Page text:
Average age at sexual or reproductive maturity (female)

Sex: female:
46 days.

Females care for their young in the nest for 18 to 20 days. After weaning, at 25 days old, the young leave their mother's nest and all parental care ends.

Parental Investment: altricial ; female parental care

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Breeds mainly early February or March through September; peaks may occur in spring and late summer or early fall. Gestation 3 weeks. Litter size: 3-10, average 4-6. Three or more litters per year. Weaned by 25 days. Sexually mature in 1-2 months. (Dapson 1968, George et al. 1986).

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Little information is available regarding the mating systems of northern short-tailed shrews.

Northern short-tailed shrews build elaborate mating nests out of shredded grass or leaves. The nests are 150 to 250 mm long by approximately 150 mm wide and are placed in tunnels or under logs and rocks. The breeding season extends from early spring to early fall (March-September), although some scattered reproductive activity may occur throughout the entire year. Females usually have 2 litters in a year, although they sometimes have 3. Pregnancy lasts 21 to 22 days. Although 3 to 10 shrew pups may be born in a littler, between 5 and 7 young is most common. Young short-tailed shrews leave the nest at 18 to 20 days of age and are weaned several days later. Females reach adulthood at 6 weeks of age, while males become adults at 12 weeks.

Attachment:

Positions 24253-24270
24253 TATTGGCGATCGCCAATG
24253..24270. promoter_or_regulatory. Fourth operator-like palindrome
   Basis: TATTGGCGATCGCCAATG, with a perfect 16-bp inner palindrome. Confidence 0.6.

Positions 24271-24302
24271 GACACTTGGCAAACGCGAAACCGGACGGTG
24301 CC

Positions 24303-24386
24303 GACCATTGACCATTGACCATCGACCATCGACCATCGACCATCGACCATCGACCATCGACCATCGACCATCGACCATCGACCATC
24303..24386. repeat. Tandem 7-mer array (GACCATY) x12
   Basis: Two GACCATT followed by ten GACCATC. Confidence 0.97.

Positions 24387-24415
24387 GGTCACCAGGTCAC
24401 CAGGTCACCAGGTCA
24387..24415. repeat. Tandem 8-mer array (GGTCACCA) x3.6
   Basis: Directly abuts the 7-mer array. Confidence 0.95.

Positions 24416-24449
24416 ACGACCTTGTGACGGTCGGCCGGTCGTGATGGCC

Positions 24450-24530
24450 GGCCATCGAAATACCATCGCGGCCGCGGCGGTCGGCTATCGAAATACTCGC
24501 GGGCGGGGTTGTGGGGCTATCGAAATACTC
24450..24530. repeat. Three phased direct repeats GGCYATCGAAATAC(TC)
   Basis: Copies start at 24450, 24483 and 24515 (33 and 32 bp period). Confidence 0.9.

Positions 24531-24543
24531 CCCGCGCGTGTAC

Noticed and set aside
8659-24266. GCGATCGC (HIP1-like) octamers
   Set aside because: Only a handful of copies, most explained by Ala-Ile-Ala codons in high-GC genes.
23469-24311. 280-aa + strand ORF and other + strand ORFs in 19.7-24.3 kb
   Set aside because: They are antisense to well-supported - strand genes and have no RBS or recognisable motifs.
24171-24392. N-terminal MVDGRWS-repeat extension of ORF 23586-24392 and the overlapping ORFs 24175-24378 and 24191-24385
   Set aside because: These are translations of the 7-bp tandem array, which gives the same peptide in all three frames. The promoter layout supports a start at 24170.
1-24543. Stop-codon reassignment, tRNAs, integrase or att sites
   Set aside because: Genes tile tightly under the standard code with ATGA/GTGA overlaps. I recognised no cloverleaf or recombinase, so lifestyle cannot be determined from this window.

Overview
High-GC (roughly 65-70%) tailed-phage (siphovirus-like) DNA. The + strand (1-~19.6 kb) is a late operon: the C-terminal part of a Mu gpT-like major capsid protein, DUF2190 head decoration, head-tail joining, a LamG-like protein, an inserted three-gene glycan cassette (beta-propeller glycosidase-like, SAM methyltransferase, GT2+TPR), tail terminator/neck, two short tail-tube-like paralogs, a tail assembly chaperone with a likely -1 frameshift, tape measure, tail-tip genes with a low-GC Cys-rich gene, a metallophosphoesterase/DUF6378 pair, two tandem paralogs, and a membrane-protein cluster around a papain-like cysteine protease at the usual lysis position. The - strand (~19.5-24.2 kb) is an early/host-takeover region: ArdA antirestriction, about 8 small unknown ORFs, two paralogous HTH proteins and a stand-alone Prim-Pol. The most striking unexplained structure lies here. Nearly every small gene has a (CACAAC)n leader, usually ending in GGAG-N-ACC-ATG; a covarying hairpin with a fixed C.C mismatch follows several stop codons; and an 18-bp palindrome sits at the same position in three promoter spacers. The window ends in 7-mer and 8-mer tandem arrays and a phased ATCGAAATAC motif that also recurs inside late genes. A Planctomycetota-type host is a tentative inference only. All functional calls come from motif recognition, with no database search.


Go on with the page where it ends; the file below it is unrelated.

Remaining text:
Breeding interval: Female northern short-tailed shrews may have multiple litters throughout the warm months of the year, depending on food availability.

Breeding season: Short-tailed shrews breed between March and September.

Range number of offspring: 3 to 10.

Average number of offspring: 6.

Range gestation period: 22 (high) days.

Range weaning age: 20.0 (low) days.

Key Reproductive Features: iteroparous ; seasonal breeding ; gonochoric/gonochoristic/dioecious (sexes separate); induced ovulation ; fertilization ; viviparous

Average birth mass: 1.34 g.

Average number of offspring: 6.

Average age at sexual or reproductive maturity (male)

Sex: male:
65 days.

Average age at sexual or reproductive maturity (female)

Sex: female:
46 days.

Females care for their young in the nest for 18 to 20 days. After weaning, at 25 days old, young northern short-tailed shrews leave the nest and all parental care ends.